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Marshawn Lynch, Mike Silver, and the dangers of "headline porn"

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Lynch expressed "frustration" after the loss, but that anger was misdirected. Not by Lynch, but by the reporter writing the story.

Joe Nicholson-USA TODAY Sports

When people ask me how I get ideas for stories or how I go about writing a story, I say that typically it just begins with a question. Something that I don't have an answer to and that I can't find readily available, so I go about finding the answer myself, doing the research, putting together a cohesive and comprehensive answer, and then adding in the necessary dick and fart jokes with a smattering of Full House references.

I think that's how Red Smith got his start.

Today's question isn't so simple and probably won't be answered but it's absolutely necessary to explore: Is it dangerous to manufacture a narrative based on one small nugget of information, or a hunch, and bleed it dry in the interest of driving up traffic because of public interest on that subject? Or ...

Has there ever been any truth to the ongoing reports regarding Marshawn Lynch and his relationship with the Seattle Seahawks or is Lynch just such a fascinating person that stories of interest need to be exaggerated, sometimes even based on nothing more than a hunch, simply because journalists know that people want to read news about him? Let's begin by talking about Mike Silver of NFL.com.

The truth is that unlike most sports fans, I don't spend most of my time watching ESPN or reading stories on NFL.com or Sports Illustrated. I prefer to spend more time looking at stats or Wikipedia pages because I'm an information whore more than I am a story whore. So your opinion of someone like Mike Silver, who may be great or may be no different than Jason Whitlock, is probably different than mine. Because you have one. That isn't meant to be a slight against Silver, who has probably been writing for longer than I have been alive which makes me want to give him the benefit of the doubt.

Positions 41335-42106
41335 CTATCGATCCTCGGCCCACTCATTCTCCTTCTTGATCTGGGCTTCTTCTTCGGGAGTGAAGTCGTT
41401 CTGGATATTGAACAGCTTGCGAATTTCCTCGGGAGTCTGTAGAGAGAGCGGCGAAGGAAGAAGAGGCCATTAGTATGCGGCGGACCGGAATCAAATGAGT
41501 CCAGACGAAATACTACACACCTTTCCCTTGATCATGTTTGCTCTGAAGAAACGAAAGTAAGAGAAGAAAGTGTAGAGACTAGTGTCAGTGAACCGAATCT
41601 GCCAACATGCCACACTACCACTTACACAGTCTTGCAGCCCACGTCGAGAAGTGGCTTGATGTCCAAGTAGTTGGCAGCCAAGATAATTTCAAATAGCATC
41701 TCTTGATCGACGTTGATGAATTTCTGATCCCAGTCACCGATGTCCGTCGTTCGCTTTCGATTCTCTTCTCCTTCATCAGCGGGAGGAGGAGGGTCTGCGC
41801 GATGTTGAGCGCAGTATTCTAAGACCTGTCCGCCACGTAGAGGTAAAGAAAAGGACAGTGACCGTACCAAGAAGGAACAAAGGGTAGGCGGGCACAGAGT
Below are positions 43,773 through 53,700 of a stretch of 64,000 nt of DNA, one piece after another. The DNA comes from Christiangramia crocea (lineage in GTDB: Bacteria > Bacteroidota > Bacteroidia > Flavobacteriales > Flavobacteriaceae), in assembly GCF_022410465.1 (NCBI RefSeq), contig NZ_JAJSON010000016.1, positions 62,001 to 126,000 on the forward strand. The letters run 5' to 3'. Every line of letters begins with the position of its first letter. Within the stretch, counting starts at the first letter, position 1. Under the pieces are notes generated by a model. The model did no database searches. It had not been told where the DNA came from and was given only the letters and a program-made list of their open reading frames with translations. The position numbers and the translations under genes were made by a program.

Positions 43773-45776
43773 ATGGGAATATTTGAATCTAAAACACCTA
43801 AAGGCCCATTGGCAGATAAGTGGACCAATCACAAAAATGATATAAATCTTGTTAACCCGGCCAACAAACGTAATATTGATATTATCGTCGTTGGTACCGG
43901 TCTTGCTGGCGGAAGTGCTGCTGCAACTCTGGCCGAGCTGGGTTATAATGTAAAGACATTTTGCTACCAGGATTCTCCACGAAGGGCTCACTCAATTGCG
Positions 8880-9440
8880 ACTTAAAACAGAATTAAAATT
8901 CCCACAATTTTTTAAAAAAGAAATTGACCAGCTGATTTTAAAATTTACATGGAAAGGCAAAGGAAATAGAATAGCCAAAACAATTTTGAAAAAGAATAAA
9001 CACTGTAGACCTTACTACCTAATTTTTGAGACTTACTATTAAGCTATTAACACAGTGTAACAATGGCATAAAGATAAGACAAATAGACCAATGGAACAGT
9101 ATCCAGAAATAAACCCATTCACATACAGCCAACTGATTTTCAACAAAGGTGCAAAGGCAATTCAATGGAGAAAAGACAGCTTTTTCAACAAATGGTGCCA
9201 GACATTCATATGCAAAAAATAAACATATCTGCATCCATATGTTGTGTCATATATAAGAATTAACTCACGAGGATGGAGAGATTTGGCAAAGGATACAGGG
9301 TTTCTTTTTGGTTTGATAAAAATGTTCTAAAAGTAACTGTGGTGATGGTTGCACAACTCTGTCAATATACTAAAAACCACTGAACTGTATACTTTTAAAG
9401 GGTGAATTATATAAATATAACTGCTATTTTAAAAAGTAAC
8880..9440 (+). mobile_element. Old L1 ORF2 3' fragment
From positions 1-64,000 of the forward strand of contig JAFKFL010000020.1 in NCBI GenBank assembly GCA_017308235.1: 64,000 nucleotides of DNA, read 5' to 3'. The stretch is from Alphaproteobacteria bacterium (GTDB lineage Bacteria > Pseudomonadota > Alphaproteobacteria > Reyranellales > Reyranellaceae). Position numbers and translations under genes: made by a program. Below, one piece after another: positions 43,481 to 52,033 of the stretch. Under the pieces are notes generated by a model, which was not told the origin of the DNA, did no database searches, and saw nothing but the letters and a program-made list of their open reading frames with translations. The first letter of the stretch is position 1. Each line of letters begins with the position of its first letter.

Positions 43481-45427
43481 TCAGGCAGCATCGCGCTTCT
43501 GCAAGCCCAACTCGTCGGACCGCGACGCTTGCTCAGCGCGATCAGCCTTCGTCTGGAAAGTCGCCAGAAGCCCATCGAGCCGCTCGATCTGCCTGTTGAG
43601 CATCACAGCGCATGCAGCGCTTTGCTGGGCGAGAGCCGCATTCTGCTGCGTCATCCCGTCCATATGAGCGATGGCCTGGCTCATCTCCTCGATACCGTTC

Unfortunately, we do eventually come to doubt.

On Sunday, Silver published this story -- Marshawn Lynch expresses frustration after loss to Chiefs -- and Silver made the following statements:

"Lynch was asked a question about his future with the defending Super Bowl champions -- and he metaphorically pumped the breaks."

"Sometimes, however, actions speak louder than words."

"Seemed to make a statement about the disconnect about him and his bosses midway through Sunday's game..."

"The real question: Was Lynch expressing his displeasure in the wake of recent reports, citing anonymous sources, that that the Seahawks plan to give him his walking papers after this season?"

"Lynch could be released..."

Let's rewind for a second, because the title of the piece, the one sentence of the post that will be read countless more times than any other sentence within the actual article, is "Lynch expresses frustration after loss to Chiefs." What did Lynch "express frustration" with though? Because let's remember that the driving force that has made this article so popular is that it reinforces reports that the franchise and Lynch aren't on good terms, and that kind of drama is what fans just love to eat for breakie, brunch, supper, and fourth meal.

Did a single sentence delivered from Lynch to Silver on Sunday actually imply, or directly say, that he was frustrated with the organization? Let's take a look.

"Do I think I'll be gone after this season?" Lynch repeated, pausing to consider the question. "I don't know, man. The Seahawks, their front office gets in the media; they talk a lot. I don't talk too much. I just play the game.

"If they have something going on, I don't know about it."

It's a fairly normal and understandable question to ask Lynch at this time: "Do you think you'll be gone after this season?" because reports keep circulating that he will. Lynch could respond with "I'm under contract and that's all I know" or "Yes, I'll probably be too expensive for them" or even a simple "No comment" but he does respond. He even "pauses to consider the question."

"I don't know, man." -- It sounds like he's saying he doesn't know. Fair, because in a world of non-guaranteed contracts, 90-percent of the league doesn't know if they'll still be on their current team next season.

"The Seahawks, their front office gets in the media, they talk a lot. I don't talk too much, I just play the game." -- This may be the one sentence that drives people to believe that Lynch is frustrated with the franchise because he says "They talk a lot" but without clarification, we can't know what he means. Pete Carroll is obligated to talk to the media a lot because he's the head coach. Most players spend the majority of their week playing and practicing, not talking to the media. In reality, it's not unusual for any player to say that in comparison to their team's front office, they don't talk a lot.

"If they have something going on, I don't know about it." -- Nothing unusual about that, as it's not Lynch's business to know about the business, just like pretty much any other player. And Lynch will go on to say as much, but it's certainly not Silver's lede.